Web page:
Of all the high-end pens on the market that receive far less attention than they should, the Waterman Carène sits near the top of the list. I have a soft spot for modern Watermans (defining “modern” as 1980s forward, when the pens were exclusively made in France), mainly because a Waterman Laureate was the first “nice” fountain pen I ever purchased. To date, I haven't reviewed that many Watermans on the blog, which is something I plan to change in the coming year because these pens deserve better. They're reliable, "long-haul" workhorses that really stand up to daily use.
Waterman has scaled back its offerings in recent years. The Carène’s mid-tier companion, the Charleston, is currently very hard to find, and the Edson and the Exception - Waterman’s $500-plus luxury offerings - have been or are in the process of being discontinued, leaving the Carène and the Élégance at the head of Waterman’s product line. Due to my love for the brand, I hope this represents a simple consolidation as opposed to financial trouble, though given the company’s general lack of marketing to and connection with the pen enthusiast community, I can see how they might be missing out on the analog writing renaissance that’s occurring right now.
After the discontinuation of the Edson, the Carène emerged as easily the most distinctive pen in Waterman's lineup. Waterman designed the Carène to invoke the hull of a racing yacht. (“Carène” means “hull” in French.) Personally, when I look at the Carène I see more of an "Orca"-shape, but regardless, Waterman really doubles down on the "yacht" theme in their marketing materials.
A bit over the top, but you get the drift. It’s inspired by boats.
Like most modern Waterman pens, the Carène features a lacquered metal body and cap, but also sports something relatively uncommon today: an 18kt integrated nib incorporated into the design, tapered like a ship's bow.
The Carène features Waterman’s high quality cartridge/converter system, and will take the high-capacity “long international” cartridges in addition to the standard shorter ones. I consider Waterman converters to be among the best. They’re well-designed in that they generally don’t leak or cause inkflow issues, and also have a relatively large capacity.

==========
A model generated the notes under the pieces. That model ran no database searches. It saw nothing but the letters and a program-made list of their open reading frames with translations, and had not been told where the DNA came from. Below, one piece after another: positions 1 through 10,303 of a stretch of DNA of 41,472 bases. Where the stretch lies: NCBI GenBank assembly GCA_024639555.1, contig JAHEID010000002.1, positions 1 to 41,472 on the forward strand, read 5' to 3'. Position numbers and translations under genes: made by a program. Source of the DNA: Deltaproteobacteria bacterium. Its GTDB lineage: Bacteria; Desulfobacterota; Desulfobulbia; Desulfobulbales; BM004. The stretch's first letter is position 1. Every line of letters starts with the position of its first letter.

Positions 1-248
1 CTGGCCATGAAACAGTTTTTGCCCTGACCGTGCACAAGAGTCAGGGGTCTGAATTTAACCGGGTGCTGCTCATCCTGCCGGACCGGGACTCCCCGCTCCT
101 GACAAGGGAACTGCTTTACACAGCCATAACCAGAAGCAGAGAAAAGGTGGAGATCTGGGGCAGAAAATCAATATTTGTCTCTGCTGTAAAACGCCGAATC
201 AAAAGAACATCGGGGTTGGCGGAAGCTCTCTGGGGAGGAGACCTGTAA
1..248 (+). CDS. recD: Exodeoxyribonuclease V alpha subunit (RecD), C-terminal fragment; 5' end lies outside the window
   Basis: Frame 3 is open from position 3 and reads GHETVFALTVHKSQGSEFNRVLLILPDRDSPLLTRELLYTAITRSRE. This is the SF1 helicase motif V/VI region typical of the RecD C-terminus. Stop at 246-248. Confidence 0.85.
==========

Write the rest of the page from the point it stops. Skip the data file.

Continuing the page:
Note: I’ve owned a few Carènes in my “career” as a pen enthusiast. The first I ever purchased I ended up selling because of an issue with ink leaking out of the integrated nib onto the section, presumably due to the clutch cap creating suction and pulling ink out of the feed when I uncapped the pen. After asking around, and realizing that this issue was probably an anomaly, I tried again with the pen featured in this review. Several months in, I’ve not experienced any leaks or inky fingers. Looking back, I probably should have returned the pen for repair or replacement rather than sell it.
The Carène is one of the more comfortable writers in my collection. Despite the metal construction, the streamlined body sits in your hand quite comfortably, and the length/girth are perfect for me when the pen is posted. Unposted, it’s a touch narrow for my taste but definitely usable.
The 18kt integrated nibs are smooth, wet writers - not quite a "firehose", but this pen will put some ink on the page. The nib on this pen has a lot of tipping material for a “medium,” and writes on the fat side of it’s designation. If you’re used to writing with Japanese nibs or German stainless steel nibs from Bock or JoWo, you could mistake this for a broad. Waterman does make nib sizes other than fine or medium, including extra fine, broad, and a stock stub, but they typically are available only via special order. Some retailers also sell nib units separately, though the cost represents a substantial portion of the price of a new pen.
Takeaways and Where to Buy
You can’t go wrong with a modern classic like the Waterman Carène. If you appreciate the aesthetics, the Carène makes for a durable, reliable writer that I’m going to have a hard time keeping off my recommendations list for a “first pen over $200.” The Carène also forms a key part of my "work carry" rotation. Like the Lamy 2000, due to the unusual nib the casual observer who knows nothing about pens might assume that this was a nice Waterman rollerball or ballpoint, which are still common in the corporate world. This isn't a distracting or flashy pen and therefore great for a stodgy office environment.
Since Waterman still maintains a fairly large retail footprint, it’s somewhat easy to find the Carène in brick-and-mortar stores, even at non-specialized retailers that have a small “luxury” pen selection. You therefore shouldn’t have much trouble at all locating one from an online pen retailer. I acquired this pen from Pen Chalet, which as of the time of publication of this review stocks the Carène in four different models: black with gold or chrome trim (the “Black Sea” models, featured here), Blue ST, and a matte Charcoal Grey with chrome trim. While not inexpensive at around $220 retail, the Carène’s price is in-line with (or below) other cartridge-converter pens with gold nibs such as the Sailor 1911 Large and the Sailor Pro Gear. Many other variations of the Carène exist, including some that are special editions and therefore more expensive.
Disclaimer: I acquired the pen featured in this review from Pen Chalet with my own funds. This post contains affiliate links.